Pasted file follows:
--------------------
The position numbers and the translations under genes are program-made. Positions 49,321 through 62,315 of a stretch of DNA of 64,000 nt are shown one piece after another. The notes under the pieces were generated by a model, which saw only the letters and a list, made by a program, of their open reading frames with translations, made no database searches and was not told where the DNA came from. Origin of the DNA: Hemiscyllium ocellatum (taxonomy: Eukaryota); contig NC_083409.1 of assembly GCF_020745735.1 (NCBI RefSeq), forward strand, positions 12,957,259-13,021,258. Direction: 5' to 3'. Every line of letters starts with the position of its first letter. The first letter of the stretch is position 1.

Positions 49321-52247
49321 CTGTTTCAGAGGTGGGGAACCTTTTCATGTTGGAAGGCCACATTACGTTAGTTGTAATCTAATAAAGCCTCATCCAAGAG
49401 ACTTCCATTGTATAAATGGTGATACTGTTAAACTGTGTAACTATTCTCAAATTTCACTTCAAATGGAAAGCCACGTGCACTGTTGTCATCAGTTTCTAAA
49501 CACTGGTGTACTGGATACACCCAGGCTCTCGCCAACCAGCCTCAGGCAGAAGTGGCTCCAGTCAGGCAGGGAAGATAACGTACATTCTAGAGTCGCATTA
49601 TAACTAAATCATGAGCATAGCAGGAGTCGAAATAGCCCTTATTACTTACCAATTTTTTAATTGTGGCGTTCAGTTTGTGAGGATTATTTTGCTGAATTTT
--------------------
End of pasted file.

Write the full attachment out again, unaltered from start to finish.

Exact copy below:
The position numbers and the translations under genes are program-made. Positions 49,321 through 62,315 of a stretch of DNA of 64,000 nt are shown one piece after another. The notes under the pieces were generated by a model, which saw only the letters and a list, made by a program, of their open reading frames with translations, made no database searches and was not told where the DNA came from. Origin of the DNA: Hemiscyllium ocellatum (taxonomy: Eukaryota); contig NC_083409.1 of assembly GCF_020745735.1 (NCBI RefSeq), forward strand, positions 12,957,259-13,021,258. Direction: 5' to 3'. Every line of letters starts with the position of its first letter. The first letter of the stretch is position 1.

Positions 49321-52247
49321 CTGTTTCAGAGGTGGGGAACCTTTTCATGTTGGAAGGCCACATTACGTTAGTTGTAATCTAATAAAGCCTCATCCAAGAG
49401 ACTTCCATTGTATAAATGGTGATACTGTTAAACTGTGTAACTATTCTCAAATTTCACTTCAAATGGAAAGCCACGTGCACTGTTGTCATCAGTTTCTAAA
49501 CACTGGTGTACTGGATACACCCAGGCTCTCGCCAACCAGCCTCAGGCAGAAGTGGCTCCAGTCAGGCAGGGAAGATAACGTACATTCTAGAGTCGCATTA
49601 TAACTAAATCATGAGCATAGCAGGAGTCGAAATAGCCCTTATTACTTACCAATTTTTTAATTGTGGCGTTCAGTTTGTGAGGATTATTTTGCTGAATTTT